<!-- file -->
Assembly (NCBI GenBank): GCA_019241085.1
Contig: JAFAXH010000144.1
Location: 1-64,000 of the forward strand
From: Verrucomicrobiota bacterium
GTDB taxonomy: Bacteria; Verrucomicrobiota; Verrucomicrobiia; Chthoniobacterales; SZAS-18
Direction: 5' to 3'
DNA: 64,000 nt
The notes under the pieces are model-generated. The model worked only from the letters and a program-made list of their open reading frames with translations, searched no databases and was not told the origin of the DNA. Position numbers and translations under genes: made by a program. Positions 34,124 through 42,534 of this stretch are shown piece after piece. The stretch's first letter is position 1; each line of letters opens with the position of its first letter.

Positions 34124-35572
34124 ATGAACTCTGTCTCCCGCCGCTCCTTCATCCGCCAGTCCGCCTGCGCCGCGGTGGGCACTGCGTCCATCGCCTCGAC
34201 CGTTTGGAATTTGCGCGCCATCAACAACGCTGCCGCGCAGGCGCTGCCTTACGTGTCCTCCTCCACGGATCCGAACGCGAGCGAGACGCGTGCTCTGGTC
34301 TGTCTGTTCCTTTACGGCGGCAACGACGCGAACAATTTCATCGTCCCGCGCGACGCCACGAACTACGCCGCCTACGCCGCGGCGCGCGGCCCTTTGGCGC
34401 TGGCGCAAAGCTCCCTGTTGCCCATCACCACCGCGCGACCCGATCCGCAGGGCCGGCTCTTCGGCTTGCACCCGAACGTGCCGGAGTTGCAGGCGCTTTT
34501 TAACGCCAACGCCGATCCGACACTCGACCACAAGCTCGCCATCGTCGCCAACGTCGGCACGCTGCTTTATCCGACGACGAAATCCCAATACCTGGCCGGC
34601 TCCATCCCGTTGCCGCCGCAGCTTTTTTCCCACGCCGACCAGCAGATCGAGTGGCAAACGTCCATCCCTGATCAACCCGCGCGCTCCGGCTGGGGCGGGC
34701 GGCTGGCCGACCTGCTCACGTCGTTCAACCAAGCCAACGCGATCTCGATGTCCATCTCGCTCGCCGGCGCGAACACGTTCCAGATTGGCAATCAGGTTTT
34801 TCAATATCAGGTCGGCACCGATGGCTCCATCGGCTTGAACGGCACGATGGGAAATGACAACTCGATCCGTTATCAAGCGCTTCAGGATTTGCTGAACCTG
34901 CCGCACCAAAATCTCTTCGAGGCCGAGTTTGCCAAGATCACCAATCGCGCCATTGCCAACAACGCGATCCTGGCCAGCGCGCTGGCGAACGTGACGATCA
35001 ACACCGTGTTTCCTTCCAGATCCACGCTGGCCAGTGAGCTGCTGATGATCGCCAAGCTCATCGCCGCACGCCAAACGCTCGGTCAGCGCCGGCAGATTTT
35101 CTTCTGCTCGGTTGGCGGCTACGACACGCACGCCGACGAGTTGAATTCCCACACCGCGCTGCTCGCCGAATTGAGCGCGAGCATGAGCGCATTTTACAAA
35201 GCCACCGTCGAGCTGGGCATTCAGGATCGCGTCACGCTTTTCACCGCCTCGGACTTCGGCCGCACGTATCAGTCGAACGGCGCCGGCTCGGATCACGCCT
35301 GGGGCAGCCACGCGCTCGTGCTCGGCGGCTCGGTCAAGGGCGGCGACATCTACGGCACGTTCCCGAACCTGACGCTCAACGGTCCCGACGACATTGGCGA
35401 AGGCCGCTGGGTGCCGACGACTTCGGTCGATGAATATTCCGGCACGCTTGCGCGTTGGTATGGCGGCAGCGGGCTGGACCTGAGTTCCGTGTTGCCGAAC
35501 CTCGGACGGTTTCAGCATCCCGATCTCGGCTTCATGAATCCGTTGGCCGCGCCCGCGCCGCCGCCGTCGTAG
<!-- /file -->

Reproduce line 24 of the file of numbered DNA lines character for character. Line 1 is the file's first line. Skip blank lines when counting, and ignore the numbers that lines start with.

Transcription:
35501 CTCGGACGGTTTCAGCATCCCGATCTCGGCTTCATGAATCCGTTGGCCGCGCCCGCGCCGCCGCCGTCGTAG